To Liberation Tech: Stanford is implementing a new security policy detailed here:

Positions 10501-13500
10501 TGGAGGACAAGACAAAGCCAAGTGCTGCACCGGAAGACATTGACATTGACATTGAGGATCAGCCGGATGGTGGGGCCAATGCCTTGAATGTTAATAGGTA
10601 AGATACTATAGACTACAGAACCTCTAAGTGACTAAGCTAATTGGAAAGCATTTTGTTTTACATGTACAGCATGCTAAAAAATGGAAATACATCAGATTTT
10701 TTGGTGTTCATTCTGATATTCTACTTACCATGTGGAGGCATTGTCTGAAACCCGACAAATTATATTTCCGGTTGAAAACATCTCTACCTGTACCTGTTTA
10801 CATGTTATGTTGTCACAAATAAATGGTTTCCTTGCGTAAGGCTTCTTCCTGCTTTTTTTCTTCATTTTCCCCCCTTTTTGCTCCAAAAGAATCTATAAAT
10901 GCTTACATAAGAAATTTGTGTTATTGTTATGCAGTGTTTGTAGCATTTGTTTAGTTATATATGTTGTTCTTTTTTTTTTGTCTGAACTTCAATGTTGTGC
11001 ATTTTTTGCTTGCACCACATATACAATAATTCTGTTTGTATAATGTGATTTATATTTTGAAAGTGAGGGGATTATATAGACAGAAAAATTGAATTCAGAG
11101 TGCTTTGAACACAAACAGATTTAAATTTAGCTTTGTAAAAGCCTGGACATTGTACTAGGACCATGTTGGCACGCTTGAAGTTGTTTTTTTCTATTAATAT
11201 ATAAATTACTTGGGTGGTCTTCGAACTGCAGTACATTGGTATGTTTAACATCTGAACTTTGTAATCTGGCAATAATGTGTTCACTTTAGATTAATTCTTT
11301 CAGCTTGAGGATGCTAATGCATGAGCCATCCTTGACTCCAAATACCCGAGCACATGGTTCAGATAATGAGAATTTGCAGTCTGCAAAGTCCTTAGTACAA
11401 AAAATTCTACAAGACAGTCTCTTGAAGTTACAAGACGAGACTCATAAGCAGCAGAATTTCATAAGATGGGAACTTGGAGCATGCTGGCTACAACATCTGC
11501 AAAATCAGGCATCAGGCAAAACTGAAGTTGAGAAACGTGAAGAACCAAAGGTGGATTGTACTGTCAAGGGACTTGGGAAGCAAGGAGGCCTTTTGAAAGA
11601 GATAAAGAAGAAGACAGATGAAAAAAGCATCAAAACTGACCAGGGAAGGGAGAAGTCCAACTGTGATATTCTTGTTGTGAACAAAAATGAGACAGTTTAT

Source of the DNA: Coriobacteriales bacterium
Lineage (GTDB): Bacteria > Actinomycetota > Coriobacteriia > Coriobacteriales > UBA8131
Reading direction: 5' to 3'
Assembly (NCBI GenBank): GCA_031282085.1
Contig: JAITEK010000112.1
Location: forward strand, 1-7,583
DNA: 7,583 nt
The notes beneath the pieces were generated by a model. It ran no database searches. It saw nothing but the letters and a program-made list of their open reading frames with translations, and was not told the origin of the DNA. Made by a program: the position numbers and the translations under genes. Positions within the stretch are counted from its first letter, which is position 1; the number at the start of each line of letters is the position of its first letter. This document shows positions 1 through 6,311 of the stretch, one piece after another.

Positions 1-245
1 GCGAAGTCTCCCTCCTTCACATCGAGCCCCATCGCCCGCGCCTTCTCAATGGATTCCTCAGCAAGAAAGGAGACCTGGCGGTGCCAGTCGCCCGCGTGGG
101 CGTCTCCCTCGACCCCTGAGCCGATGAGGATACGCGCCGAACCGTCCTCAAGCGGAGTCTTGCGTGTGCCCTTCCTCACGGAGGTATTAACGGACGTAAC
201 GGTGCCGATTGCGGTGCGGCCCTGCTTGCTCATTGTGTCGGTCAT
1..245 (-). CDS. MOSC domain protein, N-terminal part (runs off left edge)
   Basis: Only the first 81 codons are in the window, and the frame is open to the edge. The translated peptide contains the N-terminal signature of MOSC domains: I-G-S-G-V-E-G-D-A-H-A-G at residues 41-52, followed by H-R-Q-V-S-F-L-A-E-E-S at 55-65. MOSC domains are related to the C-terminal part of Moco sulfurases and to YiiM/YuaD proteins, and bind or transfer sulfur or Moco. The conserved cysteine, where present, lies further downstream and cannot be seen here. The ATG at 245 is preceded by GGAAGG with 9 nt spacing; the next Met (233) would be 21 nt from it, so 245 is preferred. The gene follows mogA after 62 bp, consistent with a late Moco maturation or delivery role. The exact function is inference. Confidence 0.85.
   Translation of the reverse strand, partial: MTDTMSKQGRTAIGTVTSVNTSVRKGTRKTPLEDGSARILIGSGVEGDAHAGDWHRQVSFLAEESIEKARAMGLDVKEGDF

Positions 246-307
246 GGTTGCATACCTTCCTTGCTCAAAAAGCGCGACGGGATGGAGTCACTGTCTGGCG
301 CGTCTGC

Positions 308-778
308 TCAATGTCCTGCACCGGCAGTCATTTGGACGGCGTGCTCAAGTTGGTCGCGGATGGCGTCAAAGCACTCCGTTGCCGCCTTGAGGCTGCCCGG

http://ucomm.stanford.edu/computersecurity/ I am personally very concerned about steps #2 and #3. BigFix is basically a back door managed by IBM that gives them and Stanford control over your device. The IDF tool effectively means that the Stanford administration can continuously search your personal laptop for any objectionable material. While there are some technical cases where one may be exempt from these new requirements, the way that it is being pushed out at Stanford is making people believe that they cannot use their cell phones or laptops on campus (i.e., connecting to the Internet, checking Stanford email, calendars, etc.) without agreeing to all of these requirements. I fully support Stanford improving security on their own computers and networks, but installing a backdoor and surveillance systems on personal laptops seems to cross a line for me. Especially in an institution devoted to open inquiry. Especially in light of the mass surveillance revelations this past year. I tried reaching out to the EFF, but did not receive any reply. I expressed by concern to the Stanford administration. They replied to a few of my emails, but it left me with more questions than answers. I am asking for advice from the community on whether this kind of encroachment has any precedents. I'm also curious to hear people's thoughts on this matter. Thank you in advance, ~Tomer Altman Biomedical Informatics Stanford -- Liberationtech is public & archives are searchable on Google. Violations of list guidelines will get you moderated: https://mailman.stanford.edu/mailman/listinfo/liberationtech. Unsubscribe, change to digest, or change password by emailing moderator at compa...@stanford.edu.